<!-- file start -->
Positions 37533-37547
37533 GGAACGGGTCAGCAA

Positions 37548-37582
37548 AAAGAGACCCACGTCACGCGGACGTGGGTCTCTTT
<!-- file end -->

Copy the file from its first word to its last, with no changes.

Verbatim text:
Positions 37533-37547
37533 GGAACGGGTCAGCAA

Positions 37548-37582
37548 AAAGAGACCCACGTCACGCGGACGTGGGTCTCTTT